Old Dungeons and Dragons, most games of that nature in fact, take a lot of their beasties from traditional mythology. The crazy is when you take something from a fairie tale and put it into an ecology. Now take the cockatrice (please!) In the myth, the cockatrice was deadly poison. So poisonous that if you ran it through with a lance the poison would run up the lance, kill the knight, THEN kill the horse. It was so deadly that soon the area around would be reduced to nothing but barren waste.
Now in the old D&D (I haven't picked through the new stuff) they changed it a little. In the D&D world the cockatrice merely turned someone to stone with a touch (and a failed saving roll, but let's not get into saving rolls that way lies madness I tells ya). Also, they decided that the cockatrice was an uncommon monster.
Did anyone ever think what this meant? We have something that's basically a scaley chicken that is turning everything into stone. Worse, there most be quite a few of them if they are something that is not a rare or a unique beastie but rather uncommon. It's basically using their stats about the same chance as meeting a mountain lion. What isn't being turned to stone? Is the world just full of statuary?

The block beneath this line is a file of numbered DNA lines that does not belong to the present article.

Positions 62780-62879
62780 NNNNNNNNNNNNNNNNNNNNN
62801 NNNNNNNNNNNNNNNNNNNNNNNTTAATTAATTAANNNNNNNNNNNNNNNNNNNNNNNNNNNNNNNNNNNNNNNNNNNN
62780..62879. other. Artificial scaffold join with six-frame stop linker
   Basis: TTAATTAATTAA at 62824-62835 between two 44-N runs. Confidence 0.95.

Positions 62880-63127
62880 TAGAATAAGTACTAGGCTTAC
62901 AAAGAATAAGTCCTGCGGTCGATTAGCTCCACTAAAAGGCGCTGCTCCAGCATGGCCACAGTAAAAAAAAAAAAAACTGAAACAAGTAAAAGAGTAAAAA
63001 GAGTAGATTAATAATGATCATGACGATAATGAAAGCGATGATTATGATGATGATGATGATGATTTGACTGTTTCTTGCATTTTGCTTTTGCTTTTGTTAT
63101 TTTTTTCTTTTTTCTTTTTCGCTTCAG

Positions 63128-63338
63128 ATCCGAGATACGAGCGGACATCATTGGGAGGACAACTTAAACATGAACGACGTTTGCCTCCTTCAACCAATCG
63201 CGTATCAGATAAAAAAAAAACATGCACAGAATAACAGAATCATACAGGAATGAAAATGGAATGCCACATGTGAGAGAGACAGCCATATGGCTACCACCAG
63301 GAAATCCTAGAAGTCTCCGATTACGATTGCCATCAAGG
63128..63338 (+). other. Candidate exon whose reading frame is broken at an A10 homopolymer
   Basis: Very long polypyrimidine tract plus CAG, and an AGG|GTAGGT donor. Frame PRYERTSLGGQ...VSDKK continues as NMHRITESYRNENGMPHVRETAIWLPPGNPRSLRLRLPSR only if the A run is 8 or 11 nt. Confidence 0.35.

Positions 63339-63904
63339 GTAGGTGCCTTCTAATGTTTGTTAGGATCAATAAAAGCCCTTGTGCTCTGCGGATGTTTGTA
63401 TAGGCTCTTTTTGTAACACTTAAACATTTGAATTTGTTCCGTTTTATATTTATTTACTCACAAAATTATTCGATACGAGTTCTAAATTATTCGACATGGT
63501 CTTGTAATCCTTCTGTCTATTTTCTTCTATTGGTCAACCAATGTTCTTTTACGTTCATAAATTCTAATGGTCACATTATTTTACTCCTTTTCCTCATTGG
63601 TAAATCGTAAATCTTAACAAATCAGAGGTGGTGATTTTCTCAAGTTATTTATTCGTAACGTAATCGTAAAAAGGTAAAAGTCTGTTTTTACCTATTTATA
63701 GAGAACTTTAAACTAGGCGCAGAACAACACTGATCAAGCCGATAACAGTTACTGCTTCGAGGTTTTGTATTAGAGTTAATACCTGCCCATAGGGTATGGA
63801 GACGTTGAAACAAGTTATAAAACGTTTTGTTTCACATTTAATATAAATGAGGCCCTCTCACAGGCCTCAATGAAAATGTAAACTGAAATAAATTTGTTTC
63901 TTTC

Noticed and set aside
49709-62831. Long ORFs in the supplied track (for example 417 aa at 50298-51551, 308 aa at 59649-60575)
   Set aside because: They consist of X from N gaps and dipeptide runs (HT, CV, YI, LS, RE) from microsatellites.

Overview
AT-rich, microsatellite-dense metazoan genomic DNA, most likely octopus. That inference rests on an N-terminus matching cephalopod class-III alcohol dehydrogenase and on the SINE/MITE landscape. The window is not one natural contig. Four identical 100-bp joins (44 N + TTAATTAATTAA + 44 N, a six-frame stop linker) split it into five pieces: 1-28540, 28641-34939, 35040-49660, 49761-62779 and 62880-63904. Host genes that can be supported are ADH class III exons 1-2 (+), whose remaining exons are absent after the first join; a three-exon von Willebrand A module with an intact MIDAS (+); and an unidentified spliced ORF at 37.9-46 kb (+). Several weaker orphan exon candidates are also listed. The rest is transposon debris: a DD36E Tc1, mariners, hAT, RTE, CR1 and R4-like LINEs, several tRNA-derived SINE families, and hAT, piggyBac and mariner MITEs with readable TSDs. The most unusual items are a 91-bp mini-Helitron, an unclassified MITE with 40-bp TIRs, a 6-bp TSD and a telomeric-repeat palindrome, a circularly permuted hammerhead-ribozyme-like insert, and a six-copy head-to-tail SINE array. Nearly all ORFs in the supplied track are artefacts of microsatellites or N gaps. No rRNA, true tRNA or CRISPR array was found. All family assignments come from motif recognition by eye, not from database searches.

Well, on second thought it might not be so crazy a situation. Of course the cockatrice would be uncommon when you think about it. Turning things to stone must be a hell of a defense mechanism. What's going to be the natural prey of a cockatrice? Even diseases aren't going to do much. They must be continually shedding a light dust of bacteria. The question would be, is the cockatrice a predator or the type of creature that is going to go out of its way to turn everything to stone? It could be a rather peaceful and retiring creature. Nesting in stony once trees and pecking on petrified berries (it would have to be ingesting stone even if it was turning it back into flesh once in its belly). This cockatrice would be something that the farmer might see in the distance but not a monster that is flying out attacking everyone. No doubt the lore would be, if you see a cockatrice very carefully and SLOWLY back away and don't upset it. They would still be doing vast ecological damage to the environment turning trees and such to stone but at least it would be no worse than say an infestation of gypsy moths.